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Rounded Red Beach Stones

Mostly pink and red granite with a few other rock types.

Red Beach Stones tumbling rough dry stones
This photo shows five pounds of red beach stones placed in a colander. Even though these beach stones were naturally rounded by stream and beach action, they have numerous blemishes that must be completely removed before they can be transformed into brightly polished stones. Click on the image for a larger view.

Red Beach Stones tumbling rough sprayed with water to reveal its full color
Here is a photo showing the same stones in the top photo after they were sprayed with water to show their approximate polished color (Doesn't a spritz of water improve their color?). A five-pound bag usually contains between 12 and 18 stones. Even though these stones are already rounded by stream and wave action, they still needed two to three weeks in a rotary tumbler to remove surface blemishes and be completely resurfaced. Click on the image for a larger view.

Red Beach Stones tumbled stones
Here is a scatter of red beach stones that we recently polished. They spent two weeks tumbling in coarse grit in a Thumler's Model B rotary tumbler. The medium, fine and polishing steps were done in a Thumler's UV-18 vibratory tumbler. We vibrate these types of stones for three days in medium grit, two days in fine grit, and about three days in TXP polish. We were really happy with the results. Click on the image for a larger view.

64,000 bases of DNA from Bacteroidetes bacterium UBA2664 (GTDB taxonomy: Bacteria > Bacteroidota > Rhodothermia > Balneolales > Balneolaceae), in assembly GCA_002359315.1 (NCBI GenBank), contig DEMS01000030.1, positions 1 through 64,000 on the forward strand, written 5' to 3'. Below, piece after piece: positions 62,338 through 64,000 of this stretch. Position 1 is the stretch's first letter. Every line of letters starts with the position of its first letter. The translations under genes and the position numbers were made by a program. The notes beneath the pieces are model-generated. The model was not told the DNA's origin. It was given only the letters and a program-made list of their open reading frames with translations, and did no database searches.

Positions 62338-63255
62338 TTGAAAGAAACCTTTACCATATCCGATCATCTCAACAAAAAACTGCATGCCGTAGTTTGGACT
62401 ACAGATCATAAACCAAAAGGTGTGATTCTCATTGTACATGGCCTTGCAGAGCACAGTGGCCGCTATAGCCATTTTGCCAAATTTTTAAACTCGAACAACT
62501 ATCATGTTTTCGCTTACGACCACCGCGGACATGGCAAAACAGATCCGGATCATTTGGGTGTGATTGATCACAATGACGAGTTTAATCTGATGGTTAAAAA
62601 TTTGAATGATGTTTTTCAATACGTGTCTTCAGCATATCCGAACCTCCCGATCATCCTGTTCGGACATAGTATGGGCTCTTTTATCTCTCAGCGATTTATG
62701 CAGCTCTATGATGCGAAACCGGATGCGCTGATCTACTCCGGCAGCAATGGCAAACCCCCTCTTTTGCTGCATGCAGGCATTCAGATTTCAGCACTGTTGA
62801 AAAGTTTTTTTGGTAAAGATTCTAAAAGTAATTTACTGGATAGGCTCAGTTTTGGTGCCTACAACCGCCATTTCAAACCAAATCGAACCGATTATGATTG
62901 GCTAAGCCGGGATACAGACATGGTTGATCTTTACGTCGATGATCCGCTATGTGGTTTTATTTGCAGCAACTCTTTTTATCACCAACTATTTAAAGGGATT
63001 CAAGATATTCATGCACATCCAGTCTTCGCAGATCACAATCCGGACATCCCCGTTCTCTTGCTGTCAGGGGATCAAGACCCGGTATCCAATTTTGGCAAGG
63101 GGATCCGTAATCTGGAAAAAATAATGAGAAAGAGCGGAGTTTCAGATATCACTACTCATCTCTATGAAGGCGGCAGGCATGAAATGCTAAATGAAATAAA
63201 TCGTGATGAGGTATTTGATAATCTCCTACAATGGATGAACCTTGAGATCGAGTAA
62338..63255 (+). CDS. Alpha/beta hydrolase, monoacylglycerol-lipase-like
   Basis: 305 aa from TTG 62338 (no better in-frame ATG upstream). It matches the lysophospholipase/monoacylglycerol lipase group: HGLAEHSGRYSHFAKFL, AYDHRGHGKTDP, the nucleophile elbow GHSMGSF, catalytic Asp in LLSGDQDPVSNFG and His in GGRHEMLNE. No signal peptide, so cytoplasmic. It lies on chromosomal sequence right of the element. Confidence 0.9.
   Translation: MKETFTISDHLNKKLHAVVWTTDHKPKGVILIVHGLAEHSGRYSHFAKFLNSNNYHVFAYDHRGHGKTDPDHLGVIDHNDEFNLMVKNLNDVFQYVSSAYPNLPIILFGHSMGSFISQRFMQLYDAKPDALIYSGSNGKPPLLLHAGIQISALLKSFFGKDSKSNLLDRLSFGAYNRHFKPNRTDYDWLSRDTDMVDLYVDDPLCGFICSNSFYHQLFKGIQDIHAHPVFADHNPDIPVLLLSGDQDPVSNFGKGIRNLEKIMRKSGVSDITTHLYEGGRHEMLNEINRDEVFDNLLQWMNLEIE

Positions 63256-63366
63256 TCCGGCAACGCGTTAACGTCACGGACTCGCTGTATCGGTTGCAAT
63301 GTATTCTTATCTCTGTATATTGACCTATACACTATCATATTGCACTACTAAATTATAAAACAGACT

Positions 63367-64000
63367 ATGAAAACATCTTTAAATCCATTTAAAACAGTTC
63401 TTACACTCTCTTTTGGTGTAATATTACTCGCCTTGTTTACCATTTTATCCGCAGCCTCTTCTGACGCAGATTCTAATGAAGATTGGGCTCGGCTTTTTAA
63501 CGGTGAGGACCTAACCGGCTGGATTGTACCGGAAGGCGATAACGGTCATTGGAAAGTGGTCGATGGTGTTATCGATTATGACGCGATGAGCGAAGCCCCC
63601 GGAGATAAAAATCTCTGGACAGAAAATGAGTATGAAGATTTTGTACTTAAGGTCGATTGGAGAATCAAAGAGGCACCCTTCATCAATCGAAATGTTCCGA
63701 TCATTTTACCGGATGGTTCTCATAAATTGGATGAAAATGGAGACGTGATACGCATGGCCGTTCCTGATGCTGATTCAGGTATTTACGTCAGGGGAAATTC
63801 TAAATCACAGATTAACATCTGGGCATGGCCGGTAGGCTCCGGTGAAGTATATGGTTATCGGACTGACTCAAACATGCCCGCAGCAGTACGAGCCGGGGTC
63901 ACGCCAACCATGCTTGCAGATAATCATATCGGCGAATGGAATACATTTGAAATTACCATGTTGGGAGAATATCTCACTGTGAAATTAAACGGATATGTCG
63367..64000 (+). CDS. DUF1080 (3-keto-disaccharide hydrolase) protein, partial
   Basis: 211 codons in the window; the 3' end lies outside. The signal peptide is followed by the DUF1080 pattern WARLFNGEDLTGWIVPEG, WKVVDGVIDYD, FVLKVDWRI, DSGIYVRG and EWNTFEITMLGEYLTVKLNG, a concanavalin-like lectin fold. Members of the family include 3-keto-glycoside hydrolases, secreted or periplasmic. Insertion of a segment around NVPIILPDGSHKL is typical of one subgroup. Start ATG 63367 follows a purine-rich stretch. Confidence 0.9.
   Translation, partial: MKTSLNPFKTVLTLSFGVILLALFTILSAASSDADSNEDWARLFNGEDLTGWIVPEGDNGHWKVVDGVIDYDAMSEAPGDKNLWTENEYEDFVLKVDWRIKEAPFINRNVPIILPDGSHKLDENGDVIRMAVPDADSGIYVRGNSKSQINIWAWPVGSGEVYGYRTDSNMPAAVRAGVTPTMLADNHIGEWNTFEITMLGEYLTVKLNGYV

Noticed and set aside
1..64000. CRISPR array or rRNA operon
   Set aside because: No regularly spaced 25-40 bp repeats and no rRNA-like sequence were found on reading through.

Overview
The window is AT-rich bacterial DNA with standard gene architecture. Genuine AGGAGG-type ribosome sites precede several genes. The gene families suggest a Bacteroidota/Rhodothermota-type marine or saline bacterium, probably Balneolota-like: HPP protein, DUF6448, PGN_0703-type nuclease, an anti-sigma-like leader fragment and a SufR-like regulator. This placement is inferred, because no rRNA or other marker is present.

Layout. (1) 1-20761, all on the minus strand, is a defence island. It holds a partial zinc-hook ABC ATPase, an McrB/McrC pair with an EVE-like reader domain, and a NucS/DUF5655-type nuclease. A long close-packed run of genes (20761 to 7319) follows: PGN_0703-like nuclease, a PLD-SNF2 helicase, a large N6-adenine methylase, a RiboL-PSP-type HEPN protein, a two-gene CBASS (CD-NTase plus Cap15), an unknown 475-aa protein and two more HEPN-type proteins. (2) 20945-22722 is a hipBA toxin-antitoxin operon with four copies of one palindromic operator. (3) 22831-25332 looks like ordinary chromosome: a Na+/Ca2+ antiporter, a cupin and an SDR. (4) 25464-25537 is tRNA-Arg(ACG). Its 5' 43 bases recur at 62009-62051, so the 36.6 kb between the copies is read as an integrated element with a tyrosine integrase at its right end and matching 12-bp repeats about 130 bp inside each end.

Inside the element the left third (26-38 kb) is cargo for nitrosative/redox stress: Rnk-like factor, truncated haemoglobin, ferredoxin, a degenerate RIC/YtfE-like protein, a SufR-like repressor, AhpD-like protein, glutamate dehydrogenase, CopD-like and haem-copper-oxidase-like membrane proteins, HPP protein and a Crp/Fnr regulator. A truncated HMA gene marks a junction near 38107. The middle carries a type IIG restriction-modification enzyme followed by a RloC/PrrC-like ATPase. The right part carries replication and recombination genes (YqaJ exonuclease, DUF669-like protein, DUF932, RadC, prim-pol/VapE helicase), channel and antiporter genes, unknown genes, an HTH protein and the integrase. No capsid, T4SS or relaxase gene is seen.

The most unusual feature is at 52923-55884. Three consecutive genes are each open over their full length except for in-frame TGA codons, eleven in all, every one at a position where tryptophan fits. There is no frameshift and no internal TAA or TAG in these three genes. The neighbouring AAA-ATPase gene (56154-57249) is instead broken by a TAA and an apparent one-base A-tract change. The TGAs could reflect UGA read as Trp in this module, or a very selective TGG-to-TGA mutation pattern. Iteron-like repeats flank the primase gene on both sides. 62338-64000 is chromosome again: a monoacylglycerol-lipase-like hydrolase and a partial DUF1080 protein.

$24.99 For
Six Pounds

$45.99 For
Twelve Pounds

Rounded Red Beach Stones

, , and   What do they mean?

Size:   Mostly 1-inch to 4-inch stones

--   Naturally rounded by wave action.

--   A mix of pink and red granites.

--   Maybe a quartzite or another rock type.

--   Tumble to a Super-Bright Polish!

--   We rate these stones as . Easy!

--   These stones are too large for Thumler's MP-1, A-R1 and A-R2 tumblers.

What Are "Red Beach Stones"?

If you like tumbled stones that are a bit larger than what is normally seen, then you will probably enjoy tumbling these red beach stones. That's why we like them.

Nearly all of these stones are composed of granite or similar igneous rock. A few stones of quartzite, ironstone or other rock types are occasionally found. Most produce a tumbled stone that is reddish in color (contains red as a primary or modifying hue).

The rough stones range in size from about one inch in diameter, up to a little over four inches in diameter - with the measurement taken across the stone's maximum dimension. We have been using them to make brightly polished tumbled stones - see the photograph above.

How We Tumble These Stones

Step 1: Coarse Grit / Rotary Tumbler